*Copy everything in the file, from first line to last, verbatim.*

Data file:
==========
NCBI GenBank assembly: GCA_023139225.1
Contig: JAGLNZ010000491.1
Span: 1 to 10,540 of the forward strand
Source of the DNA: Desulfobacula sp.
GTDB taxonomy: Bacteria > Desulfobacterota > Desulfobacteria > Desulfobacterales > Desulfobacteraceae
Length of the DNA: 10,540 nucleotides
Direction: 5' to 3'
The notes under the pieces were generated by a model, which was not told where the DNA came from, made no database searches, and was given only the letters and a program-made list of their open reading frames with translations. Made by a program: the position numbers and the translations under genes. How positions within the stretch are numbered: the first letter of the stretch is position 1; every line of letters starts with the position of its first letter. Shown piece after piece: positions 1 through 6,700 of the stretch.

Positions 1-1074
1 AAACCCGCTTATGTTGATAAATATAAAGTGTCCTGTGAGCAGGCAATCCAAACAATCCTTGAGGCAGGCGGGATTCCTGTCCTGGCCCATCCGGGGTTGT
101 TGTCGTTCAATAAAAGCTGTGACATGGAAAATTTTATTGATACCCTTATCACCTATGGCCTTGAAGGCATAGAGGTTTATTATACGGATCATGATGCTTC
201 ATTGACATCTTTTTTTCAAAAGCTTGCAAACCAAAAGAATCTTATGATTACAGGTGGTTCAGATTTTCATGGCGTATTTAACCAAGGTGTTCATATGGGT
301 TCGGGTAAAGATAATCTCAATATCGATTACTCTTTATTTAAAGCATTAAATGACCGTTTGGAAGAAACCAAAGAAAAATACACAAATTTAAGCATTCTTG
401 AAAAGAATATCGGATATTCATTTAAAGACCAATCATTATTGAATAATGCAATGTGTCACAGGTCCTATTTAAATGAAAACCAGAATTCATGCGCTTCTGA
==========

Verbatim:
NCBI GenBank assembly: GCA_023139225.1
Contig: JAGLNZ010000491.1
Span: 1 to 10,540 of the forward strand
Source of the DNA: Desulfobacula sp.
GTDB taxonomy: Bacteria > Desulfobacterota > Desulfobacteria > Desulfobacterales > Desulfobacteraceae
Length of the DNA: 10,540 nucleotides
Direction: 5' to 3'
The notes under the pieces were generated by a model, which was not told where the DNA came from, made no database searches, and was given only the letters and a program-made list of their open reading frames with translations. Made by a program: the position numbers and the translations under genes. How positions within the stretch are numbered: the first letter of the stretch is position 1; every line of letters starts with the position of its first letter. Shown piece after piece: positions 1 through 6,700 of the stretch.

Positions 1-1074
1 AAACCCGCTTATGTTGATAAATATAAAGTGTCCTGTGAGCAGGCAATCCAAACAATCCTTGAGGCAGGCGGGATTCCTGTCCTGGCCCATCCGGGGTTGT
101 TGTCGTTCAATAAAAGCTGTGACATGGAAAATTTTATTGATACCCTTATCACCTATGGCCTTGAAGGCATAGAGGTTTATTATACGGATCATGATGCTTC
201 ATTGACATCTTTTTTTCAAAAGCTTGCAAACCAAAAGAATCTTATGATTACAGGTGGTTCAGATTTTCATGGCGTATTTAACCAAGGTGTTCATATGGGT
301 TCGGGTAAAGATAATCTCAATATCGATTACTCTTTATTTAAAGCATTAAATGACCGTTTGGAAGAAACCAAAGAAAAATACACAAATTTAAGCATTCTTG
401 AAAAGAATATCGGATATTCATTTAAAGACCAATCATTATTGAATAATGCAATGTGTCACAGGTCCTATTTAAATGAAAACCAGAATTCATGCGCTTCTGA